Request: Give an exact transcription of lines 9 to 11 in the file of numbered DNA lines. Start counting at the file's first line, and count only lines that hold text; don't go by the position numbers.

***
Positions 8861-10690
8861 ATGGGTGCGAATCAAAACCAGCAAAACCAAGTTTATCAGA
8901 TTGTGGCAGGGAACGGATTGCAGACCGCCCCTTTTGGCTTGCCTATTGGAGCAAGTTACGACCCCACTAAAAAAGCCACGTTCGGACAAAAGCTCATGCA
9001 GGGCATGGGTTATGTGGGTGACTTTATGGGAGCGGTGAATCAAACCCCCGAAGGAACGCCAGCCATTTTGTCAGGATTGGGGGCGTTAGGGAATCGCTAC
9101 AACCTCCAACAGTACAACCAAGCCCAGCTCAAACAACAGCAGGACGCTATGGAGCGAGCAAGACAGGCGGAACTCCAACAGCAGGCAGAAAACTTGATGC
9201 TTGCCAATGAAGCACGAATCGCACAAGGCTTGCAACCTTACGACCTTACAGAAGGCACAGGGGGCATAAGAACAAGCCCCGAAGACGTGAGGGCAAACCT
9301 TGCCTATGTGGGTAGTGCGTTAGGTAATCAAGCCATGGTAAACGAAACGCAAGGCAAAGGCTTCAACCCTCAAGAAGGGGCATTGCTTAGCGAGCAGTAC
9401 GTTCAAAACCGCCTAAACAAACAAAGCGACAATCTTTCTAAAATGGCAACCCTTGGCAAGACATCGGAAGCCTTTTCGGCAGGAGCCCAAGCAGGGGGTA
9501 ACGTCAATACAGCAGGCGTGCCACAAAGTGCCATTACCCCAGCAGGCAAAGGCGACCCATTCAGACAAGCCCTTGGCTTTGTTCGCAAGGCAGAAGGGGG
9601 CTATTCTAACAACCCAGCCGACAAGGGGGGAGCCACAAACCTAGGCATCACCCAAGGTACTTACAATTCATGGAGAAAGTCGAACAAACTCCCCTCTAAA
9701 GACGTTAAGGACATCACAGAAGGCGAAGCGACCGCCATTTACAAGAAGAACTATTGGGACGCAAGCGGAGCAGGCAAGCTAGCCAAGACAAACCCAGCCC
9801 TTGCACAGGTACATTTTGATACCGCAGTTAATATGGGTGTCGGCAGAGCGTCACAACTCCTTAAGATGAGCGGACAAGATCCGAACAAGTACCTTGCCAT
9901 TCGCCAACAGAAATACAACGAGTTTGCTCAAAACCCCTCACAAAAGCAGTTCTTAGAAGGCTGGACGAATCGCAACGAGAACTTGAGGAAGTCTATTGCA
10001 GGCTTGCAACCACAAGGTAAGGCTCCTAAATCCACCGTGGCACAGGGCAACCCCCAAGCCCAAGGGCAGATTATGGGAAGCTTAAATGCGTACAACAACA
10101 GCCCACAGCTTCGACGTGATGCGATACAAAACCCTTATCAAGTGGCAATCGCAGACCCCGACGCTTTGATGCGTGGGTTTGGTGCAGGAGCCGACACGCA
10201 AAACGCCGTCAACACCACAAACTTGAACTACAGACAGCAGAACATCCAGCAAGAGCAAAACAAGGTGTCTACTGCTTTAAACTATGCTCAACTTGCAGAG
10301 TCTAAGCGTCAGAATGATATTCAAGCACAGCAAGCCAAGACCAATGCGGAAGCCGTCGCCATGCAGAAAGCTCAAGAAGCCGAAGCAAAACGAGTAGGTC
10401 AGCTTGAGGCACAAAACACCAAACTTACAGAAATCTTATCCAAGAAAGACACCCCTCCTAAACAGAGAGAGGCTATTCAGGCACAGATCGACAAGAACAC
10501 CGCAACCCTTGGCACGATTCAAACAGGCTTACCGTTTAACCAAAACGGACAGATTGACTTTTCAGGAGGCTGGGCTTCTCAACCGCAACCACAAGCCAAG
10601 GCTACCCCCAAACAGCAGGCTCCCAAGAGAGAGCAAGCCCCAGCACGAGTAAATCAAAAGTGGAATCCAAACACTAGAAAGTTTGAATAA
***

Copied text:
9501 ACGTCAATACAGCAGGCGTGCCACAAAGTGCCATTACCCCAGCAGGCAAAGGCGACCCATTCAGACAAGCCCTTGGCTTTGTTCGCAAGGCAGAAGGGGG
9601 CTATTCTAACAACCCAGCCGACAAGGGGGGAGCCACAAACCTAGGCATCACCCAAGGTACTTACAATTCATGGAGAAAGTCGAACAAACTCCCCTCTAAA
9701 GACGTTAAGGACATCACAGAAGGCGAAGCGACCGCCATTTACAAGAAGAACTATTGGGACGCAAGCGGAGCAGGCAAGCTAGCCAAGACAAACCCAGCCC